It’s Mardi Gras! Fat Tuesday! The final day of Carnival season excesses before we start the long haul through forty days of penance and denial on our way to Easter Sunday. As many of you know, I’m from Citronelle, Alabama, which is just north of Mobile, where the very first Mardi Gras was celebrated in … Continue reading Take Me to the Mardi Gras
Tag: Southern traditions
A Southern Solstice Celebration
“Today is the shortest day of the year.” I remember Daddy telling me that when I was about four or five as we were leaving Granny’s house where we had been opening presents and celebrating Christmas with the family. It was probably only about 4 o’clock in the afternoon, but it was already getting dark … Continue reading A Southern Solstice Celebration
Ambrosia: Food of the Gods
Ambrosia — food of the gods. And food of the Southerner, especially around Christmas. It’s so good you’ll think the deities bore it down straight from Mount Olympus on winged feet and silver platters. I remember making the ambrosia every year with Granny, her kitchen table command central. It was a process, and Granny was … Continue reading Ambrosia: Food of the Gods
I haven’t seen you in a month of Sundays!
“Come here and let me hug your neck!” That’s what you’re are apt to hear in the south when you meet someone you haven’t seen in a while. Why the neck, I wonder sometimes. I guess because it’s more intimate than a shoulder hug or a side hug. Friendlier. Warmer. We southerners are social people, … Continue reading I haven’t seen you in a month of Sundays!
Open up a can of whoop-ass
It’s Iron Bowl Saturday. For those of you who have been living under a rock (or in the great, frozen north) and don’t know what that means, the Iron Bowl is the die-hard football rivalry game between the University of Alabama and Auburn University, and it will be played today. Since 1893, once a year … Continue reading Open up a can of whoop-ass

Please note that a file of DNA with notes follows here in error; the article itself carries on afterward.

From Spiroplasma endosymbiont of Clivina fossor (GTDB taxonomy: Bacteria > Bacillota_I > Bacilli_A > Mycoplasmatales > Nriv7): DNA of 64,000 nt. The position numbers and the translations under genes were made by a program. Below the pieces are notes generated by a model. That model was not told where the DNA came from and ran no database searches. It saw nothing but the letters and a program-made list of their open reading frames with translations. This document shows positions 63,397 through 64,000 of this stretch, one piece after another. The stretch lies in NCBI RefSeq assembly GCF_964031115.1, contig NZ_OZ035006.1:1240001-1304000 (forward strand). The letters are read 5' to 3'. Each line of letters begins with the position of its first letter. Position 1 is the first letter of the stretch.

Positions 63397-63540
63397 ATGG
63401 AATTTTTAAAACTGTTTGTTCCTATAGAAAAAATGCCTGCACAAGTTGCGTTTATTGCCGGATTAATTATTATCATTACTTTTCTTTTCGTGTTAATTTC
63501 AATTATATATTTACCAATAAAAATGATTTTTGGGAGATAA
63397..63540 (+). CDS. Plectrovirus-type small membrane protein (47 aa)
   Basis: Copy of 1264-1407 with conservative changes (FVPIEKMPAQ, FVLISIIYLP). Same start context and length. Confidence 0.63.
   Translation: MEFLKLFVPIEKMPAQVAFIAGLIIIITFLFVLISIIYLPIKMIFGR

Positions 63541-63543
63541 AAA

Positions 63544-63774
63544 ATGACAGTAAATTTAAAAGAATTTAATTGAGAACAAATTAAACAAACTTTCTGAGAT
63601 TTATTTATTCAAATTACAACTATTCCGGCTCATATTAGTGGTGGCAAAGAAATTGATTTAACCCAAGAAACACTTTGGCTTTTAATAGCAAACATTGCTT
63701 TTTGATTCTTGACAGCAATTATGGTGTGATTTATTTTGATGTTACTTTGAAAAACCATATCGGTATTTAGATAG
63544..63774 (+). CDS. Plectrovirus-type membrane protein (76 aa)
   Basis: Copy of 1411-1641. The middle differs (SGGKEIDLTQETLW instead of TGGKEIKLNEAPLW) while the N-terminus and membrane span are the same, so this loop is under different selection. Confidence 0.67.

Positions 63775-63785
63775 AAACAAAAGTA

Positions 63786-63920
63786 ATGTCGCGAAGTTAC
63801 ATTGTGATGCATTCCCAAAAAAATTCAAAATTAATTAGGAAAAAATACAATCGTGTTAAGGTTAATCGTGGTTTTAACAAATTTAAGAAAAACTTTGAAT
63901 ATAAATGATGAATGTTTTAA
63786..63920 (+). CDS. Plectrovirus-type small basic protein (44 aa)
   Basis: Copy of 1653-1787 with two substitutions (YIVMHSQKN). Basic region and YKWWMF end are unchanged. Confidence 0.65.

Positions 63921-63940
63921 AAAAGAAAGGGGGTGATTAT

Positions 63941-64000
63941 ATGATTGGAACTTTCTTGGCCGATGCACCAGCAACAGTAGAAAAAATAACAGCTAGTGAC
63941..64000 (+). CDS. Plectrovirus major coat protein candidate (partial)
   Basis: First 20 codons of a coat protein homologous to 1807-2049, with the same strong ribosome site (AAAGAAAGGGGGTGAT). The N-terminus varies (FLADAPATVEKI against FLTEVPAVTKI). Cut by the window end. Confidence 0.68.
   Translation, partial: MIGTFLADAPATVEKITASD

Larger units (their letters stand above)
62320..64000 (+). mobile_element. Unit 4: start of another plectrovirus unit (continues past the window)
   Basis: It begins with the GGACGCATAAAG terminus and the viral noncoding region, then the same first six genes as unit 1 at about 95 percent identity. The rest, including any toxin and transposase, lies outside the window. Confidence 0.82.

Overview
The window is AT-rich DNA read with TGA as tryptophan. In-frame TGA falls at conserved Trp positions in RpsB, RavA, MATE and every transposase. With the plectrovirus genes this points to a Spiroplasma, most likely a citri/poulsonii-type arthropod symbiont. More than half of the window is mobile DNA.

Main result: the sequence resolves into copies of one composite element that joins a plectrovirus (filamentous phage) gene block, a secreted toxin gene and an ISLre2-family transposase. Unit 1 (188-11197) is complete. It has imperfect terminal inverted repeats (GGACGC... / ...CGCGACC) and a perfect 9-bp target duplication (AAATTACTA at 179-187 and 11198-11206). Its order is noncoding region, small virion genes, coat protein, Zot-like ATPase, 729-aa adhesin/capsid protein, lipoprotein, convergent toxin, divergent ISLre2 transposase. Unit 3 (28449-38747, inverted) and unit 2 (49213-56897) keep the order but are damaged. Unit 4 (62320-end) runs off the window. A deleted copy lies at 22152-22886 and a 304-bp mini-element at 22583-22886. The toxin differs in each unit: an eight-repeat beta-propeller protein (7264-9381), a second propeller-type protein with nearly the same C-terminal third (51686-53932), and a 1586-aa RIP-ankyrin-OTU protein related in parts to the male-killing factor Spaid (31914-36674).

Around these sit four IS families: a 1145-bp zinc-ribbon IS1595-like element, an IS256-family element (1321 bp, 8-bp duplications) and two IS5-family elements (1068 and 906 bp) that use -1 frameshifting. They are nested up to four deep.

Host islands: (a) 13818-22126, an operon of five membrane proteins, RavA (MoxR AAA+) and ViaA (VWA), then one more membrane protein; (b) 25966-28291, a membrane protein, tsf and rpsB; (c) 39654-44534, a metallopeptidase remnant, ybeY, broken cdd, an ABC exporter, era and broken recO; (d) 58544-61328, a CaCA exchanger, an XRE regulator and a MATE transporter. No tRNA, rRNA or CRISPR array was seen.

I’m so hungry my stomach thinks my throat’s been cut
The big day is here. A time to gather with family and friends, break bread together, and count our many blessings. And maybe learn a few new sayings. Here’s how my Thanksgiving Day will probably go — idiom by idiom. When I cook, like this year, I have to get up before the chickens, which … Continue reading I’m so hungry my stomach thinks my throat’s been cut
16 hours. That's how long I was in my mother's home for a Thanksgiving visit before I found myself with not one but two different kinds of product in my hair. My limp, straight, ornery hair has been a source of consternation to my mother my whole life, and one day, by God, she will … Continue reading Defiantly straight
All y’all should read this!
The most notable characteristic of the Southerner can be narrowed down to the use of one little word — y'all, the second person plural form of you. It's you and all run together. This sleight of tongue makes a little word that defines an entire culture because no matter where in the world you go, … Continue reading All y’all should read this!
And we say Ma’am…
"Yes, Ma'am!" I say it to this day as thoughtlessly as I breathe. As a child, whether I was speaking to my grandmothers, to my teachers, or to the housekeeper, I dared not leave the "ma'am" off the end of a "yes," "no," or "thank you." As an adult, I still say it. It's just … Continue reading And we say Ma’am…
We say grace…
We say grace. Here in the Bible belt, rarely a meal starts without someone saying grace — a prayer of devotion and gratitude — before the family dives in. We give thanks for the nourishment of our bodies and souls. We give thanks for the blessing of another day. We give thanks for family and friends. Grace … Continue reading We say grace…